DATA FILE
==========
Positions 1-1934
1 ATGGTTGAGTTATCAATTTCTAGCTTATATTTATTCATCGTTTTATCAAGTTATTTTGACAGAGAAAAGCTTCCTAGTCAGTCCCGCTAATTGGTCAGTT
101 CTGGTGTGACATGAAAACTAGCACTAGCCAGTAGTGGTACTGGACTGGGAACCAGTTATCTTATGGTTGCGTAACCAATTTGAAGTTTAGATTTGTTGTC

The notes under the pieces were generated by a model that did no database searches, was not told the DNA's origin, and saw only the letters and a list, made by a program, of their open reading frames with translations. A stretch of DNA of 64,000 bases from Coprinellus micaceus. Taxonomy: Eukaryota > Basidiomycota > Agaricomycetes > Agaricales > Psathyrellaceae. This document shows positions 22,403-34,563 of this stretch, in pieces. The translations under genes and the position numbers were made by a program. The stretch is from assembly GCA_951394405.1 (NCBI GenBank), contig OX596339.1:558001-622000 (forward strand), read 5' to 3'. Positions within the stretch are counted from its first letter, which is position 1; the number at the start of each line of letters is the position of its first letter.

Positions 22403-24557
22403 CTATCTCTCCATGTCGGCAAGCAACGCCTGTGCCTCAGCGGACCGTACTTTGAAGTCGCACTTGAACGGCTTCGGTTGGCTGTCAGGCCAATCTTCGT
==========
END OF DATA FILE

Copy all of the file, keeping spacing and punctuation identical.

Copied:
Positions 1-1934
1 ATGGTTGAGTTATCAATTTCTAGCTTATATTTATTCATCGTTTTATCAAGTTATTTTGACAGAGAAAAGCTTCCTAGTCAGTCCCGCTAATTGGTCAGTT
101 CTGGTGTGACATGAAAACTAGCACTAGCCAGTAGTGGTACTGGACTGGGAACCAGTTATCTTATGGTTGCGTAACCAATTTGAAGTTTAGATTTGTTGTC

The notes under the pieces were generated by a model that did no database searches, was not told the DNA's origin, and saw only the letters and a list, made by a program, of their open reading frames with translations. A stretch of DNA of 64,000 bases from Coprinellus micaceus. Taxonomy: Eukaryota > Basidiomycota > Agaricomycetes > Agaricales > Psathyrellaceae. This document shows positions 22,403-34,563 of this stretch, in pieces. The translations under genes and the position numbers were made by a program. The stretch is from assembly GCA_951394405.1 (NCBI GenBank), contig OX596339.1:558001-622000 (forward strand), read 5' to 3'. Positions within the stretch are counted from its first letter, which is position 1; the number at the start of each line of letters is the position of its first letter.

Positions 22403-24557
22403 CTATCTCTCCATGTCGGCAAGCAACGCCTGTGCCTCAGCGGACCGTACTTTGAAGTCGCACTTGAACGGCTTCGGTTGGCTGTCAGGCCAATCTTCGT